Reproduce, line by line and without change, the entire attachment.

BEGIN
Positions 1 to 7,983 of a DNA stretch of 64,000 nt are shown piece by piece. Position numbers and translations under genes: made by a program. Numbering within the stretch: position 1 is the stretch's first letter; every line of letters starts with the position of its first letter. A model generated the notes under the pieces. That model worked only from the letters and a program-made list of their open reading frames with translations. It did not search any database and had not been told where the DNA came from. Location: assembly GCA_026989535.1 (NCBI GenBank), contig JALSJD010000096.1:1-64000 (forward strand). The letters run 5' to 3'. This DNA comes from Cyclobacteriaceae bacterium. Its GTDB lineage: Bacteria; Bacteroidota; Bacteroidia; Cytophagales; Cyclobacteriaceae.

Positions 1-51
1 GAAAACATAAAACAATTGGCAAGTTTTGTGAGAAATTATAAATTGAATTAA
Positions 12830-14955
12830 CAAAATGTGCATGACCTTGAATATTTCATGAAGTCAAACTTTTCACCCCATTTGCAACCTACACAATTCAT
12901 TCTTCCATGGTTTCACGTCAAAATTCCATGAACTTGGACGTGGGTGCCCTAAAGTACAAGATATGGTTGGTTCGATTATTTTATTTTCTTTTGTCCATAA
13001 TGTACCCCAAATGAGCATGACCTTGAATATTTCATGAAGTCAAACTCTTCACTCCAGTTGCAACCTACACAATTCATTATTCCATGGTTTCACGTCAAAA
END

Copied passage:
Positions 1 to 7,983 of a DNA stretch of 64,000 nt are shown piece by piece. Position numbers and translations under genes: made by a program. Numbering within the stretch: position 1 is the stretch's first letter; every line of letters starts with the position of its first letter. A model generated the notes under the pieces. That model worked only from the letters and a program-made list of their open reading frames with translations. It did not search any database and had not been told where the DNA came from. Location: assembly GCA_026989535.1 (NCBI GenBank), contig JALSJD010000096.1:1-64000 (forward strand). The letters run 5' to 3'. This DNA comes from Cyclobacteriaceae bacterium. Its GTDB lineage: Bacteria; Bacteroidota; Bacteroidia; Cytophagales; Cyclobacteriaceae.

Positions 1-51
1 GAAAACATAAAACAATTGGCAAGTTTTGTGAGAAATTATAAATTGAATTAA
Positions 12830-14955
12830 CAAAATGTGCATGACCTTGAATATTTCATGAAGTCAAACTTTTCACCCCATTTGCAACCTACACAATTCAT
12901 TCTTCCATGGTTTCACGTCAAAATTCCATGAACTTGGACGTGGGTGCCCTAAAGTACAAGATATGGTTGGTTCGATTATTTTATTTTCTTTTGTCCATAA
13001 TGTACCCCAAATGAGCATGACCTTGAATATTTCATGAAGTCAAACTCTTCACTCCAGTTGCAACCTACACAATTCATTATTCCATGGTTTCACGTCAAAA